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Your super balance is WHAT? Here’s how to boost it

Here's some of the easiest ways to build up your superannuation savings.

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Superdooperannuation. Perhaps this word might be more effective at getting the average Australian to pay a little more attention to their superannuation savings – which let’s face it, is an extremely dull topic, even to type.

But this week I was reminded of why this is an important matter, largely by figures showing the poor state of Australia’s retirement savings, particularly for the average woman. It follows a link I was sent to a superannuation calculator by Industry Super Funds, which compares the gender balances of men and women.

In this link I discovered that my balance is significantly higher than the average woman and average man. But this did not make me happy, it made me disappointed.

The average balance of a 36 year old is around $36,000 for women and $54,000. Can this be right? Computer says yes.

Compare that with the $1-million plus dollars that is needed to retire comfortably and it’s a huge worry for the economy.

The fact that my balance is higher is not surprising or significant because I’ve always worked, sometimes the pays been great, but not always in media. Yet even when I haven’t been paid, such as during maternity leave, I’ve still put a little money into my superannuation.

Now before I start to irritate myself for being one of “those” annoying I did this and it worked types, here’s a list of some of the easiest and most tax effective ways to boost your super.

1. Low income earners may be eligible to make an after-tax contribution to your super and take advantage of the Federal Government’s Co-contribution scheme, which can be up to $500. Financy more? Check out this link.

2. Higher income earners might wish to use salary sacrificing to make additional before-tax contributions to super and tax advantage of that 15 per cent tax rate. Financy more? Check out this link.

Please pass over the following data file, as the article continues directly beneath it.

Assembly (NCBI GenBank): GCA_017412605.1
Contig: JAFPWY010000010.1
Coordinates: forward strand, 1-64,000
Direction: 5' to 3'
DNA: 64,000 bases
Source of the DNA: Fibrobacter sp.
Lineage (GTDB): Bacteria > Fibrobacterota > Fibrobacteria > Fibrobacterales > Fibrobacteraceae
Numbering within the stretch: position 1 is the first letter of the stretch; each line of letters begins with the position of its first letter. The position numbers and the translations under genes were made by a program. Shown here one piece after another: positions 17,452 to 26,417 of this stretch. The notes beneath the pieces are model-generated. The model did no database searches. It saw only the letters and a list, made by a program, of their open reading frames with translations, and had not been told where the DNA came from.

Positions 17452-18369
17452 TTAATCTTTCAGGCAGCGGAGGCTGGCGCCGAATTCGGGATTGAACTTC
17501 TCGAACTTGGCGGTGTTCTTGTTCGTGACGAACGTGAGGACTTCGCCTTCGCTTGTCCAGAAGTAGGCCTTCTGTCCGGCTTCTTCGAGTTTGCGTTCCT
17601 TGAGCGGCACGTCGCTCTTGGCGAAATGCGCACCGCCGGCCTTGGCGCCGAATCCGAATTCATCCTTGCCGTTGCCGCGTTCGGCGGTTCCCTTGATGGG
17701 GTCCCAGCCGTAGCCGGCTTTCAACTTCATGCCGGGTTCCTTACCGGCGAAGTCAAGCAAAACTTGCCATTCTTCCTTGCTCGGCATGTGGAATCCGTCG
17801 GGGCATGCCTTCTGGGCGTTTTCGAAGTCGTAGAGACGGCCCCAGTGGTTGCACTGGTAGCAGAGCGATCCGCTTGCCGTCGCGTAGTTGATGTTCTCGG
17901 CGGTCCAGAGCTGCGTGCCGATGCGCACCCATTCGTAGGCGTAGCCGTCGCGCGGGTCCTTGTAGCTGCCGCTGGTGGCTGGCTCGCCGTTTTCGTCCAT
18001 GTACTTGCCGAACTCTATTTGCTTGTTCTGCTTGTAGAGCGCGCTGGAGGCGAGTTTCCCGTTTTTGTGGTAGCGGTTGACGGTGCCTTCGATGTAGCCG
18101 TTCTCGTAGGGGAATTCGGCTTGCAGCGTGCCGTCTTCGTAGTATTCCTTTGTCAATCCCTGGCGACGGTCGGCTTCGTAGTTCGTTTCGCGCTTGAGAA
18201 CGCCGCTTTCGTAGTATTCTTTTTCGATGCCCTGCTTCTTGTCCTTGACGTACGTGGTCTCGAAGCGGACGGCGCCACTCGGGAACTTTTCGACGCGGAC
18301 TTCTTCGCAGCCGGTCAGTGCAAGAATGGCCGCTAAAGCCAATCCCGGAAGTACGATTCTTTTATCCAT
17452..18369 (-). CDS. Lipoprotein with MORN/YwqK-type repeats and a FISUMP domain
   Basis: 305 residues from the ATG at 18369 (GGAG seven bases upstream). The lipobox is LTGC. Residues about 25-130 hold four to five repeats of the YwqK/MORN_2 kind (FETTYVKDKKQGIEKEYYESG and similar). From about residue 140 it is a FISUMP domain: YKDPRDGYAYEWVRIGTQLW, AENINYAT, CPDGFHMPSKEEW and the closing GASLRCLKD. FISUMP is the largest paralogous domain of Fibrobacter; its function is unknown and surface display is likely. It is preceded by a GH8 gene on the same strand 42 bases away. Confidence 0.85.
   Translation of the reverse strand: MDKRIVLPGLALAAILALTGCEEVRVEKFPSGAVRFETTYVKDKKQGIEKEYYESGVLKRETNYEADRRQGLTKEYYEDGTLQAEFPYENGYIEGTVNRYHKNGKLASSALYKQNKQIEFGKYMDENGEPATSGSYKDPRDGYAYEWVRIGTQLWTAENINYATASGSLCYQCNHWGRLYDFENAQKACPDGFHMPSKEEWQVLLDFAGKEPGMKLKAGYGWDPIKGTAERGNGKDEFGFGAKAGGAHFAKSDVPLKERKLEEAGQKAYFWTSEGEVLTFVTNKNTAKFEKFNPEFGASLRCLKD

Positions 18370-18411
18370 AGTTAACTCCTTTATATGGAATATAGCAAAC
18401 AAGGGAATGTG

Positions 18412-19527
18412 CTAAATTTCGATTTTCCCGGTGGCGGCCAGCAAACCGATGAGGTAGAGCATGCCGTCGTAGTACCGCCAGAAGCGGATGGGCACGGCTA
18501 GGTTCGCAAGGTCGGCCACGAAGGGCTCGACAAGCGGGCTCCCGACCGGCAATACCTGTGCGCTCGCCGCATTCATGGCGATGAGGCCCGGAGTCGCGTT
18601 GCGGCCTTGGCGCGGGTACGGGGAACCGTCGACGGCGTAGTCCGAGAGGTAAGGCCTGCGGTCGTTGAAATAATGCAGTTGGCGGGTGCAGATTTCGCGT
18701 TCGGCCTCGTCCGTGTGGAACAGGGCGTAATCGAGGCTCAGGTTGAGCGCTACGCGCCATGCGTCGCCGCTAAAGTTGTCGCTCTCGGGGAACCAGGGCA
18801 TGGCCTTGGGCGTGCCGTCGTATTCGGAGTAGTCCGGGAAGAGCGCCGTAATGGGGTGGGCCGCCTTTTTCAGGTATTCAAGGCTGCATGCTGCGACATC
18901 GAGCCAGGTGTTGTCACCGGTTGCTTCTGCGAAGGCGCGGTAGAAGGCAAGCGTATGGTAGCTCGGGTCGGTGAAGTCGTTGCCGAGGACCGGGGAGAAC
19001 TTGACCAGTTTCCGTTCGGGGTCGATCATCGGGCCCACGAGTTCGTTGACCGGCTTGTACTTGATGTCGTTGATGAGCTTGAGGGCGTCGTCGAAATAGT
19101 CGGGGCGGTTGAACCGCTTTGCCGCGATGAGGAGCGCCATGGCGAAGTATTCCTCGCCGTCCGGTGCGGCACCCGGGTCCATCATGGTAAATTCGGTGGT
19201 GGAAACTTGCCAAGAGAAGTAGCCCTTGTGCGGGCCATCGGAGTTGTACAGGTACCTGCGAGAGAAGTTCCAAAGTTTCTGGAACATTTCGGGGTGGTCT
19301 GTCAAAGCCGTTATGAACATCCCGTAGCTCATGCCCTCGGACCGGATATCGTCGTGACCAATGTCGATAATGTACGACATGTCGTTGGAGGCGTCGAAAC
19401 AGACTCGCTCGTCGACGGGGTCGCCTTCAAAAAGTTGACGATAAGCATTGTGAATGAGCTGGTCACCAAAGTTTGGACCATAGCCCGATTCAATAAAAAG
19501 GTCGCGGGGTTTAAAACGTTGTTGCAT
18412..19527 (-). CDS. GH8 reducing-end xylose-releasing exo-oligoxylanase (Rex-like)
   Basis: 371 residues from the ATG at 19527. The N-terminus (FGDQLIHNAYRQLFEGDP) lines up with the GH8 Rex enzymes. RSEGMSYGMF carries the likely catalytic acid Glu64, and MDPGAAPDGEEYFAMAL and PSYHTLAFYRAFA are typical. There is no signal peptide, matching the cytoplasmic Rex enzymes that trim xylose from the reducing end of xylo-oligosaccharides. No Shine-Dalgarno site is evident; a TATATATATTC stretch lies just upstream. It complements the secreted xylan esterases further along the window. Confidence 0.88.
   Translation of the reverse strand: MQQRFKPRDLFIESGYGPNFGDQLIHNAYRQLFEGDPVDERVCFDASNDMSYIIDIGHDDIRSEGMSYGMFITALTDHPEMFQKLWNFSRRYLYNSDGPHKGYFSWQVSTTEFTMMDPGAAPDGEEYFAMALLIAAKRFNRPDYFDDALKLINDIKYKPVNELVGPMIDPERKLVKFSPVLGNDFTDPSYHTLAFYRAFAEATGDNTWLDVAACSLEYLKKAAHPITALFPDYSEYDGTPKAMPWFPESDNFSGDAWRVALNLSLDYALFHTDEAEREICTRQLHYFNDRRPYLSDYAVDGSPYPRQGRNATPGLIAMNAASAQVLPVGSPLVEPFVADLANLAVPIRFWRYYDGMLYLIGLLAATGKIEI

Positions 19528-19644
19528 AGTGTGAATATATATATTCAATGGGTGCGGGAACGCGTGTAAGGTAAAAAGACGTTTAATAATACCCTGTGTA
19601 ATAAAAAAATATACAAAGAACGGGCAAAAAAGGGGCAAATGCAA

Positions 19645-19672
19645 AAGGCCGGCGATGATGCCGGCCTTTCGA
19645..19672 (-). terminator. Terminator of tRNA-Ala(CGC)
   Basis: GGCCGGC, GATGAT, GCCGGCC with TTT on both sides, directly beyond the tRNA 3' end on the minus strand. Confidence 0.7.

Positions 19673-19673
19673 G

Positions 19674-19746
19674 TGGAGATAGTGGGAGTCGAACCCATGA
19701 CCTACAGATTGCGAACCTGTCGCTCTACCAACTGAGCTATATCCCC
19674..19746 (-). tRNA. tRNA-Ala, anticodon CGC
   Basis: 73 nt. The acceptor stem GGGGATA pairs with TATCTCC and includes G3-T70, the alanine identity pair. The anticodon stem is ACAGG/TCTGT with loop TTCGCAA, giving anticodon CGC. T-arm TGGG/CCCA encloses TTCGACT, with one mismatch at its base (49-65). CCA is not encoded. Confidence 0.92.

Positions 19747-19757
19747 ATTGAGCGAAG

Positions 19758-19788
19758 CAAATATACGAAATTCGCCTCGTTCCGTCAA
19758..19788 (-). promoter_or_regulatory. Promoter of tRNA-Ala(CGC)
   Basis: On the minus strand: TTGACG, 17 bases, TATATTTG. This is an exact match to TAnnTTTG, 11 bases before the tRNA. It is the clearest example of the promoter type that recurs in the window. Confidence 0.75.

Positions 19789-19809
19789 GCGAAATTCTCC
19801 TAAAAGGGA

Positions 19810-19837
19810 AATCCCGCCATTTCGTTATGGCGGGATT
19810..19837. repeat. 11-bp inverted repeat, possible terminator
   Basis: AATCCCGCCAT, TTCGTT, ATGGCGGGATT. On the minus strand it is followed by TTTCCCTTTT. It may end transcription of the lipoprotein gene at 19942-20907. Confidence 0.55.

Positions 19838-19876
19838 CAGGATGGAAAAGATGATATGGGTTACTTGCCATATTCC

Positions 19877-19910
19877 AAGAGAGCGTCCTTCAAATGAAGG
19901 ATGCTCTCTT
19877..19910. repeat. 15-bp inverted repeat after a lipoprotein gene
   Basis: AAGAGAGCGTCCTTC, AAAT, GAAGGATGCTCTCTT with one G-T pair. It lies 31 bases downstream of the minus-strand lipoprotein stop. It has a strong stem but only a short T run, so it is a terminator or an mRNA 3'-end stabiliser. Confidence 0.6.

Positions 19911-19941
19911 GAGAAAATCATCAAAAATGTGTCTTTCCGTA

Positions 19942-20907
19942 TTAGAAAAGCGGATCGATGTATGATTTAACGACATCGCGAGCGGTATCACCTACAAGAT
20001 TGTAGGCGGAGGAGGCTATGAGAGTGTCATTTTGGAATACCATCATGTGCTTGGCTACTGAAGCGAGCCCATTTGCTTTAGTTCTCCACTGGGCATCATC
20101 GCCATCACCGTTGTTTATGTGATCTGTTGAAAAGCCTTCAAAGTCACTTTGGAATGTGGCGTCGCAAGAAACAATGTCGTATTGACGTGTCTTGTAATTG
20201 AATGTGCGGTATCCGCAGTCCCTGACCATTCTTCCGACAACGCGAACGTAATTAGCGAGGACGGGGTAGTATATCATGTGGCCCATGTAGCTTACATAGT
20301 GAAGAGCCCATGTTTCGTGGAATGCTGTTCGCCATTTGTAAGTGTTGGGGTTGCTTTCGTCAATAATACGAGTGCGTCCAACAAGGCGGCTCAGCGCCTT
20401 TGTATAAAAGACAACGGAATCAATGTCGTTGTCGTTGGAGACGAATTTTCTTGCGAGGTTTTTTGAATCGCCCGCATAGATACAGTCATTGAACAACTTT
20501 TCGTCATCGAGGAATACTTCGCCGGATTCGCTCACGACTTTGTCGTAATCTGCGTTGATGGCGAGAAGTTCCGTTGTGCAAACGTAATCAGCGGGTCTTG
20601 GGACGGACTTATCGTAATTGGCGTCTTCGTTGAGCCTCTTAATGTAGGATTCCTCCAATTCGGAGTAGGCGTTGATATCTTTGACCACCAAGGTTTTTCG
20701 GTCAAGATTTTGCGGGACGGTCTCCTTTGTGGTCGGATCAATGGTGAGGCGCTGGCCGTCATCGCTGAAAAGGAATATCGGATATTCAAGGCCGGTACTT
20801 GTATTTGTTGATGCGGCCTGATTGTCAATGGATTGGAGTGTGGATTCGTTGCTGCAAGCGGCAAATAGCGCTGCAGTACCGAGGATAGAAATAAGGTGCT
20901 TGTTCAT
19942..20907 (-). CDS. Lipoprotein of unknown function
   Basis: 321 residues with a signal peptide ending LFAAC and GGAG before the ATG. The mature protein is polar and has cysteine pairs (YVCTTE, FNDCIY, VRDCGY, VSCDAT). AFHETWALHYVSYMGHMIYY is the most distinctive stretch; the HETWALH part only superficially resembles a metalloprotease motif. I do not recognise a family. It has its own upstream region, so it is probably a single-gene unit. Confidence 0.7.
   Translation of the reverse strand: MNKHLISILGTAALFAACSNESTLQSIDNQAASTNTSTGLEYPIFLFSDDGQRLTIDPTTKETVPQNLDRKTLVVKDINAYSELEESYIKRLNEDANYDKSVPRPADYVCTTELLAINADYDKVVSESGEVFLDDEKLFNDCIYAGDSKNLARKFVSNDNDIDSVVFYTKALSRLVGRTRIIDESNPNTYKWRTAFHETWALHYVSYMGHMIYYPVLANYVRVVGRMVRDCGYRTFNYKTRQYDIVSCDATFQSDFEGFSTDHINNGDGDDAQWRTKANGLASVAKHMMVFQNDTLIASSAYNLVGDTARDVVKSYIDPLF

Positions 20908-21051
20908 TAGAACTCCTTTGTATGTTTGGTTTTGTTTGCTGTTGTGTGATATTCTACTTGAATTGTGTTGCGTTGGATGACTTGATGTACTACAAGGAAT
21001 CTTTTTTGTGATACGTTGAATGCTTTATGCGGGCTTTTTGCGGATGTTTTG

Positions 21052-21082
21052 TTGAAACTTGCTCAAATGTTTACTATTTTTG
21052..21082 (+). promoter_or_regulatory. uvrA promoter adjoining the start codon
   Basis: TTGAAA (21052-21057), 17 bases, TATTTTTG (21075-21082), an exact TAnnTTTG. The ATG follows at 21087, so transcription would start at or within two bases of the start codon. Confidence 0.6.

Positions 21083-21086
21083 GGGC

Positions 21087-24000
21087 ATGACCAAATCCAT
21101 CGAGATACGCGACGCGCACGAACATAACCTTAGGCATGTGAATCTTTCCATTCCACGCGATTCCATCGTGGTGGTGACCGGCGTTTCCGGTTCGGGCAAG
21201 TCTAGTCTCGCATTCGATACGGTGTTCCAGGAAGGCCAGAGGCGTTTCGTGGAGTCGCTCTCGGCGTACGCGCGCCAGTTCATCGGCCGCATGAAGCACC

3. It doesn’t matter what income you are on, it’s wise to do a search to see if you have more than one super account. And if you do then you might want to consider claiming any lost super that you didn’t know about. Financy more? Lost super accounts can be found here.

4. Consolidate your super into one account and save on multiple management fees. But just be careful which accounts you close, because not all super funds are created equal and some might have lucrative insurance policies in place which may not exist in another account.

5. Cash boost. If you suddenly find yourself with some extra cash it’s not always appealing to transfer it into your super. I get it. But if you do have a little that could be saved, your super fund is a relatively safe place to park it.

6. Like any financial product, it’s a good idea to compare your fund to others. This involves looking at performance and fees, and ask yourself whether you could be getting a better deal elsewhere.

7. Seek professional advice if you are unsure. There are plenty of financial advisers out there and your super fund may be able to answer simple questions.

8. Finally, look at your investment mix. Have you gone with the default balanced option or are you all in with shares and taking more risk? The argument is that the younger you are, the more risk you can afford to take, which the reverse may be true for those closer to retirement age.

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